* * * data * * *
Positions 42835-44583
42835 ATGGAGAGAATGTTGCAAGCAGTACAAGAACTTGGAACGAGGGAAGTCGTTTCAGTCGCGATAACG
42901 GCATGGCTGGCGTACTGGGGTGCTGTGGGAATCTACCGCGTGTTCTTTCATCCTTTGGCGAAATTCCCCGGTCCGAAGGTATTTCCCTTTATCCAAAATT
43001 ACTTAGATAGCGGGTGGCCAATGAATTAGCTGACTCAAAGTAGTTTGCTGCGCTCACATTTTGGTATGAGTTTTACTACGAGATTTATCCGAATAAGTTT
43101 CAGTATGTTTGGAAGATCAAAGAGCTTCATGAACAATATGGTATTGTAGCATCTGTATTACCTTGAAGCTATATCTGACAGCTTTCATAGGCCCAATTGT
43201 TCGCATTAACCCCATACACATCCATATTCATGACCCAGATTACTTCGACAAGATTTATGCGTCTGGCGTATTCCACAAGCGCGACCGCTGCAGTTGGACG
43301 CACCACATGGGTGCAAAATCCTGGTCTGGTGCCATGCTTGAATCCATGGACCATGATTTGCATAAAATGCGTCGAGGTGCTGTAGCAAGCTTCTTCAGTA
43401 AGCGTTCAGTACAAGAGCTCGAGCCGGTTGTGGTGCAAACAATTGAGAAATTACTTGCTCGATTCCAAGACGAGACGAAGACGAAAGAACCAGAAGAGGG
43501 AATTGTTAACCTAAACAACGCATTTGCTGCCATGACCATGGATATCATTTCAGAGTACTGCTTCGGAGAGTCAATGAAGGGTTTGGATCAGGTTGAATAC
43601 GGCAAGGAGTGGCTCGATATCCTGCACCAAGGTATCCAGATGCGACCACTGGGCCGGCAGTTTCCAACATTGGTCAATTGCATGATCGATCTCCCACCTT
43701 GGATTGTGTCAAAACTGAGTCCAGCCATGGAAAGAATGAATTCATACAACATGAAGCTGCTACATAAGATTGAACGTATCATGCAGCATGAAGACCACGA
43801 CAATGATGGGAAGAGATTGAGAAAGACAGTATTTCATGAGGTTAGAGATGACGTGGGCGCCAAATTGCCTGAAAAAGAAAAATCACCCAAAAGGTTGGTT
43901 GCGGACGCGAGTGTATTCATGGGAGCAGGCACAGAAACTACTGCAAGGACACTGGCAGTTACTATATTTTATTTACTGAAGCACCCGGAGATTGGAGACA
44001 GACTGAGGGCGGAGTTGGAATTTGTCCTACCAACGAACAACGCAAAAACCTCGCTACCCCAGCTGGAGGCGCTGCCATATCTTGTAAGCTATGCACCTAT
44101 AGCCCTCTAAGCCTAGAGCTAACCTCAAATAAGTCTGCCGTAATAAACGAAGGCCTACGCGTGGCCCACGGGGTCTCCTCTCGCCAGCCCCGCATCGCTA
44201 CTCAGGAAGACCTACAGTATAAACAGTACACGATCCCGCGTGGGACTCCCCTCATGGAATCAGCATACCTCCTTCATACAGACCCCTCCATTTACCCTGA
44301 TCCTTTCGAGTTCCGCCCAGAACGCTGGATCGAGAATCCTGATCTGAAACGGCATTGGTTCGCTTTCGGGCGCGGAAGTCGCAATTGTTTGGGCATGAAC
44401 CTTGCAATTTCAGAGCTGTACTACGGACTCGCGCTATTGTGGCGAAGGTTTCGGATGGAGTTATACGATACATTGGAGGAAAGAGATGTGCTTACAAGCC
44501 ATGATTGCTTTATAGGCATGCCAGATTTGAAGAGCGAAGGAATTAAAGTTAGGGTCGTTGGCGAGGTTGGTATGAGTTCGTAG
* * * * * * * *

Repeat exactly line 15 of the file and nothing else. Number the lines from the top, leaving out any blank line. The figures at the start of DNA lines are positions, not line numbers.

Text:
44101 AGCCCTCTAAGCCTAGAGCTAACCTCAAATAAGTCTGCCGTAATAAACGAAGGCCTACGCGTGGCCCACGGGGTCTCCTCTCGCCAGCCCCGCATCGCTA